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Tue 16 Dec 2008 04:00 AM

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Raising the stakes

Middle East broadcasters see their investments in content undermined by piracy in its many guises. The Arabian Anti-piracy Alliance (AAA) is charged with tackling piracy on all fronts. Digital Broadcast spoke with CEO Scott Butler about the organisation’s latest weapons and emerging threats.

Middle East broadcasters see their investments in content undermined by piracy in its many guises. The Arabian Anti-piracy Alliance (AAA) is charged with tackling piracy on all fronts. Digital Broadcast spoke with CEO Scott Butler about the organisation’s latest weapons and emerging threats.

The AAA has seized more than 30 million pirated discs since it began operations. Led by a one-time Major in the US Special Forces, the AAA, which was originally a branch of the Motion Picture Association's (MPA) anti-piracy unit, now deals with optical disc, internet, software and pay TV piracy.

"We launched operations in 1996 with a focus on optical disc piracy. We managed to drive pirated material off the shelves and into the backstreet warehouses," says Scott Butler, AAA CEO. "Home entertainment sales immediately responded positively."

We work with the authorities and the stakeholders to ensure criminal raids are conducted. At the end of the day, they have all the responsibility and the power. - Scott Butler, CEO, Arabian Anti-piracy Alliance.

Legally, the AAA has no power to carry out raids or to prosecute - its role is to lobby governments and provide the relevant authorities with the knowledge they need to enforce intellectual property rights (IPR) law.

"We work with the authorities and the stakeholders to ensure criminal raids are conducted. At the end of the day, they have all the responsibility and the power," explains Butler.

Pay TV piracy is proving a more complex challenge than that presented by counterfeit DVDs, whose distribution the AAA has successfully nullified.

"Pay TV is not a tangible product like fake Nike shoes. You can't just go into a warehouse and seize it and there are so many ways culprits can steal the signal. We have to train the authorities to combat all the methods that consumers can use to acquire these services illegally."

Butler says that education is a large part of the AAA's operations in the UAE, with the Ministry of Economy (MoE), customs officials and the police all working with the Alliance to successfully combat copyright violators.

Pay TV signal violations can take many forms from hacked Smartcards, illegal redistribution of signals (collectively termed cable piracy) and grey market services from neighbouring regions such as Africa's Multichoice and India's Dish TV. There is also a new, more complex mode of pay TV piracy to be combated.

"The internet is throwing up a number of major challenges as broadband penetration levels increase across the region," says Butler.

"There was a dedicated download pirate site for the UAE called DVD4UAE.com offering free movies from a library of 600. The pirate had received 12,000 downloads, that is 12,000 movies that the studios received nothing for.

"The other half of the site offered pay TV streaming for $10 a month with services from ART, Orbit, Showtime and Pehla and others."

The AAA has a two-fold strategy for internet based piracy with the UAE Telecommunication's Regulatory Authority (TRA) blocking 410 sites offering unlicensed access to pay TV as well as movies and video games. However, Butler says that they are increasingly finding internet pirates operating within the region.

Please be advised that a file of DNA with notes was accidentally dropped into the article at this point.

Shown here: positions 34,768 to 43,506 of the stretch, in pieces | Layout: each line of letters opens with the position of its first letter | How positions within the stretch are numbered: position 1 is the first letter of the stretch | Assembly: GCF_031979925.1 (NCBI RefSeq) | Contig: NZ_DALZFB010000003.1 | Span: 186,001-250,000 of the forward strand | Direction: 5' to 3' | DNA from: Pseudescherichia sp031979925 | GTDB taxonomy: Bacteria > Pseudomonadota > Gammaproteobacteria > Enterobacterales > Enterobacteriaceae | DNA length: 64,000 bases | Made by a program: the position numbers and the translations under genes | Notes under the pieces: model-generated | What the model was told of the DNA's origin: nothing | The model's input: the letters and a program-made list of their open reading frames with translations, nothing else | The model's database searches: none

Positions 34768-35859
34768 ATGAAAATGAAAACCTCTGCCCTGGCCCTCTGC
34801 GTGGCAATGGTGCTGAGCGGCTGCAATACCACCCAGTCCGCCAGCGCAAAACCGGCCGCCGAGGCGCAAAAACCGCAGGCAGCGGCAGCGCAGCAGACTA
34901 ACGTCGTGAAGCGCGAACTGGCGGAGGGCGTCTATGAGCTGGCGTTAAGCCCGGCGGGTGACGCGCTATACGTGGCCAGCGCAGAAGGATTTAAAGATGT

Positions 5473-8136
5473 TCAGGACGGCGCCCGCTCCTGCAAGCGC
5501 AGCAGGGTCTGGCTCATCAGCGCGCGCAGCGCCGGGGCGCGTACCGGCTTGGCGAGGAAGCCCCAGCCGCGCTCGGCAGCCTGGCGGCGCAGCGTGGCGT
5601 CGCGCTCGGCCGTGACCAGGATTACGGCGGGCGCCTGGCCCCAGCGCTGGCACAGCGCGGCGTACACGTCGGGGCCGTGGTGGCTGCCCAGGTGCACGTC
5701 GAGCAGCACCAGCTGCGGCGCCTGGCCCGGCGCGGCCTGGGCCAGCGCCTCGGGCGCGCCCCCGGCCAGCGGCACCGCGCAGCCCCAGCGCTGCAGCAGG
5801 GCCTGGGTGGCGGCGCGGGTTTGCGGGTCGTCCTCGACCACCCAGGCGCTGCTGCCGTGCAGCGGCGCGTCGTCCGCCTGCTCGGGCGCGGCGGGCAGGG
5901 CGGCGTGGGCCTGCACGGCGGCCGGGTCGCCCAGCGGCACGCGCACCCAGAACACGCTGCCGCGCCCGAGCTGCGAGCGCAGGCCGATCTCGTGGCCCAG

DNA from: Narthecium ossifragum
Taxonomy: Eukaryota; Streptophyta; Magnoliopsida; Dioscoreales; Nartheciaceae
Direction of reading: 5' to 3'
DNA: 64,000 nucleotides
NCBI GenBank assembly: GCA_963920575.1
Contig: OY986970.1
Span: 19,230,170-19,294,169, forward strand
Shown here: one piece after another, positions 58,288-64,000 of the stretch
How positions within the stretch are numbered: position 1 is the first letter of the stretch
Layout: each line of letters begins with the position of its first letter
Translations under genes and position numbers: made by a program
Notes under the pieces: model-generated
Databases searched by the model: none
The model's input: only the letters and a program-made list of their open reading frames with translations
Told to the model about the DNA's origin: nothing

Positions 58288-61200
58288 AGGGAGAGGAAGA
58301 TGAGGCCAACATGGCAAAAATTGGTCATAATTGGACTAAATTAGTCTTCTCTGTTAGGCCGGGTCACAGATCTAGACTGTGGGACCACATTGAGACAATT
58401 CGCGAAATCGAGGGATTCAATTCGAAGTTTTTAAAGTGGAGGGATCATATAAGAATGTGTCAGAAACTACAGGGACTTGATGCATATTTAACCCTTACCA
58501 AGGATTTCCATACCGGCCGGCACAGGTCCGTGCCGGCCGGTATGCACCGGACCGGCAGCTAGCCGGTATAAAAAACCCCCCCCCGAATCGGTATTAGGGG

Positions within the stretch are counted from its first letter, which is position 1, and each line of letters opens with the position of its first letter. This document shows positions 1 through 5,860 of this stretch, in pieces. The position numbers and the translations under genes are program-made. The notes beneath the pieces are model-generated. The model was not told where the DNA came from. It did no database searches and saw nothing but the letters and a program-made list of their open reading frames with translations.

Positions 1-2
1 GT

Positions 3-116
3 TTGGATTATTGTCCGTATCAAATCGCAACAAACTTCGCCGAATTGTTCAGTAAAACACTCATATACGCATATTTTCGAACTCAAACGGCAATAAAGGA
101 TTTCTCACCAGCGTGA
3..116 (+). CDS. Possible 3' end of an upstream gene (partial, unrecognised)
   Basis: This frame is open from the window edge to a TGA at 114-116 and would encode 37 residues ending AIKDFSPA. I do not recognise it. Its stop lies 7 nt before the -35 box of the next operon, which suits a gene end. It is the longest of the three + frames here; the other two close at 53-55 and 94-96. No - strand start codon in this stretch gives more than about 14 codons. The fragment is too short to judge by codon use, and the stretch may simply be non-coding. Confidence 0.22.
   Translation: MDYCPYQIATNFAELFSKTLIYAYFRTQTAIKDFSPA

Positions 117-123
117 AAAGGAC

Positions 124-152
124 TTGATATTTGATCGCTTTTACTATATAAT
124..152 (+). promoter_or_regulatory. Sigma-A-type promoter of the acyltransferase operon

"Anyone that thinks this activity is only happening in Europe and the US is wrong - there are internet pirates based in the GCC. Dubai Police recently established a cyber crimes unit and to date they've had two great successes, one of which was DVD4UAE.com.

The police and the MoE tracked the culprit down, arrested him in Al Ain and raided a property in Ajman where his operation was based. They seized both servers and he was sentenced to three months in prison. In another case, authorities seized five servers and 15 satellites dishes from the roof and arrested five individuals.

"We have had a lot of positive results in all areas. Ten years ago the UAE became the first country in the region to imprison a copyright violator. Now Bahrain and Qatar are imprisoning pirates too. In these three countries, chances are those who are caught will go to prison. A first-time offender was sentenced to eight months in prison when they were caught with 850 DVDs. Another pirate who was caught with just one hacked pay TV smartcard was sentenced to a year in prison."


1996- Motion Picture Association (MPA) establishes a Middle East anti-piracy office in Dubai.

1998- The unit hires two retired officers from UAE Internal Security to run the domestic operations. First imprisonment for copyright violation is enforced in the UAE.

2001- The MPA regional branch morphs into the Arabian Anti-piracy Alliance. Operations are expanded with three branches established in KSA followed by a Kuwait office.

2008- AAA brings its total illegal optical disc haul over the 30 million mark. Pay TV piracy is tackled by blocking IP addresses. KSA dramatically improves its enforcement transparency. Despite these efforts piracy is prevalent in the Kingdom.

2009- The first deterrent prison sentence for copyright violation in KSA?

These results are encouraging for the industry and Butler says that this deterrent sentencing is key to successful enforcement. Unfortunately, not all countries in the region are taking such an aggressive approach to pursuing pirates.